OPEN Research Support

Jan Frystyk
Department of Endocrinology, Odense University Hospital

Projekt styring
Projekt status    Sampling ongoing
Data indsamlingsdatoer
Start 01.07.2018  
Slut 01.09.2044  

Testosterone treatment in transgender men and non-binary persons BODY IDENTITY CLINIC

Short summary

A 10 year prospective study of transgender men treated with testosterone regarding cardiovaskular risk factors, body composition, respiratory function and quality of life. 


Gender dysphoria is a distressed state arising from conflict between a person's gender identity and the sex assigned at birth. The term transgender is used to describe individuals, whose gender identity differs from the assigned sex at birth. Transgender men are persons assigned female at birth, but who self-identify as male. When a person's identity matches the gender assigned at birth, the term cisgender is used. Non-binary persons are persons, who consider themselves as both male and female or alternatively, as neither male nor female. Indeed, there is a growing awareness regarding non-binarity, which is often referred to as gender fluidity.

The number of transgender individuals in Denmark is estimated to be approximately 6,000, but this number may be far too low. Recent European studies reported that 0.6-0.8% of people assigned female at birth and 0.7- 1.1% of people assigned male at birth reported an incongruent gender identity. This would correspond to approximately 50.000 Danish individuals. At present, around 600 persons are referred annually to the clinics in Copenhagen and Aalborg (around 300/center/year), but the number of transgender persons attending health care facilities is increasing, most likely due to increasing awareness.

Transgender men want to use testosterone to change body shape from feminine to masculine and to increase strength.Testosterone treatment in transgender men has been reported to be overall safe regarding short term morbidity, however long term studies are warranted regarding  the prevalence of adverse events, complications, and reference values of blood samples, cardiovascular function and respiratory function.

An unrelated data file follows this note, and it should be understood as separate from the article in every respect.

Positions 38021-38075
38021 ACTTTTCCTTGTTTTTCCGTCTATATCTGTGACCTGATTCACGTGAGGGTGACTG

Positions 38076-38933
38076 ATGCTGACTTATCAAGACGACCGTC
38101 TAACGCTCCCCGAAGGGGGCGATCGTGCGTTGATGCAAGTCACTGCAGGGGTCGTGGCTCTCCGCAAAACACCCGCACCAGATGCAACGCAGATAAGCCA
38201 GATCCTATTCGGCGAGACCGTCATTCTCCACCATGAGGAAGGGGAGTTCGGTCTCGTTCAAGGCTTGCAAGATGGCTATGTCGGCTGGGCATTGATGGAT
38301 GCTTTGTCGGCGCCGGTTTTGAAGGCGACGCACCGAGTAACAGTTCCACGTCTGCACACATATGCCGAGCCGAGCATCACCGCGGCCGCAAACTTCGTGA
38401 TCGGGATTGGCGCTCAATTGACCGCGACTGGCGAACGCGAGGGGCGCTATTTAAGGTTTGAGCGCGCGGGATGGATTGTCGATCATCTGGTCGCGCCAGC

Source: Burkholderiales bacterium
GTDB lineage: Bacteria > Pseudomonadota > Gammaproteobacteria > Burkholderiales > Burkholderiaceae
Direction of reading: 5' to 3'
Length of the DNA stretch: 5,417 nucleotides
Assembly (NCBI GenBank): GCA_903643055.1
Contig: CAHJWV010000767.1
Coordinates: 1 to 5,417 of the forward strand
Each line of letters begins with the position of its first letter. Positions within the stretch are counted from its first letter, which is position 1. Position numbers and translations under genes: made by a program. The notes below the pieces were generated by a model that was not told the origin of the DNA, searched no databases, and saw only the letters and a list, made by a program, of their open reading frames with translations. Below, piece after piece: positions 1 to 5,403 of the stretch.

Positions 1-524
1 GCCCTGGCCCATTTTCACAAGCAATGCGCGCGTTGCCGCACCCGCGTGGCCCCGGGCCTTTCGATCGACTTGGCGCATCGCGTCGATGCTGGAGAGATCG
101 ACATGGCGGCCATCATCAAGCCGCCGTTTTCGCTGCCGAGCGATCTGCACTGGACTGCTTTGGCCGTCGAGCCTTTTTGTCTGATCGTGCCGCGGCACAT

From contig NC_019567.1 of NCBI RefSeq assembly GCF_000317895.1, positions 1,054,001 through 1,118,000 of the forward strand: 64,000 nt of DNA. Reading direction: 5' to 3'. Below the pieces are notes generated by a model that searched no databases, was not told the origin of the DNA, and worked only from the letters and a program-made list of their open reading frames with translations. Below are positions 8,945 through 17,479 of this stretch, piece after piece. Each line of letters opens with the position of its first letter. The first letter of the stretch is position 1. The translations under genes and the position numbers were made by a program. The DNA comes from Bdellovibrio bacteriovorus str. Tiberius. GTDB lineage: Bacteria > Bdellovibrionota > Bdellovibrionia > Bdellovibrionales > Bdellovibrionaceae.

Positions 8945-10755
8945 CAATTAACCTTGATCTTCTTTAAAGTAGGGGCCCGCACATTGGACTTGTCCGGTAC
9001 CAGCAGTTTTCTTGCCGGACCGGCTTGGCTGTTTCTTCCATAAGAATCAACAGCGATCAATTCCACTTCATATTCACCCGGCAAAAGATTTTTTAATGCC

The aim of this study is to follow a cohort of 200 transgender men on testosterone for 10 years, regarding cardiovascular risk factors, body composition, respiratory function, maximal oxygen consumption and quality of life .

Description of the cohort

Persons assigned female at birth (+18 years) that either use or want to use testosterone with the purpose of undergoing gender transformation.

Data and biological material




CT heart and body


Lung function

Mamimal oxygen consumption 

Body Dxa scans


Collaborating researchers and departments

Study group

Department of Endocrinology, Odense University Hospital 

  • Professor and Head of Research Jan Frystyk PhD DmSci
  • Professor Marianne Skovsager Andersen PhD DmSci
  • Head Consultant Jeppe Gram PhD
  • Louise Lehmann Christensen PhD
  • Consultant Dorte Glintborg PhD DmSci


Gender Identity Centre, Aalborg University Hospital  

Gender Identity Centre, Rigshospitalet, Copenhagen

Department of Endocrinology, Ghent University Hospital, Belgium

Institute of Sports Science and Clinical Biomechanics, University of Southern Denmark 

Research Unit of Muscle Physiology and Clinical Biomechanics, University of Southern Denmark

Department of Clinical Biochemistry, Pharmacology and Genetics, Odense University Hospital

Elite Research Center for Individualized Medicine in Arterial Disease, Odense University Hospital (CIMA)

Center of Clinical Proteomic, Odense University Hospital (CCP)

The Clinical Cardiovascular Centre of Centre of Excellence (CAVAC), Odense University Hospital

Department of Clinical Physiology and Nuclear Medicine, Odense University Hospital 

Department of Psychology, University of Southern Denmark

The Molecular Endocrinology & Stem Cell Research Unit (KMEB), Odense University Hospital & University of Southern Denmark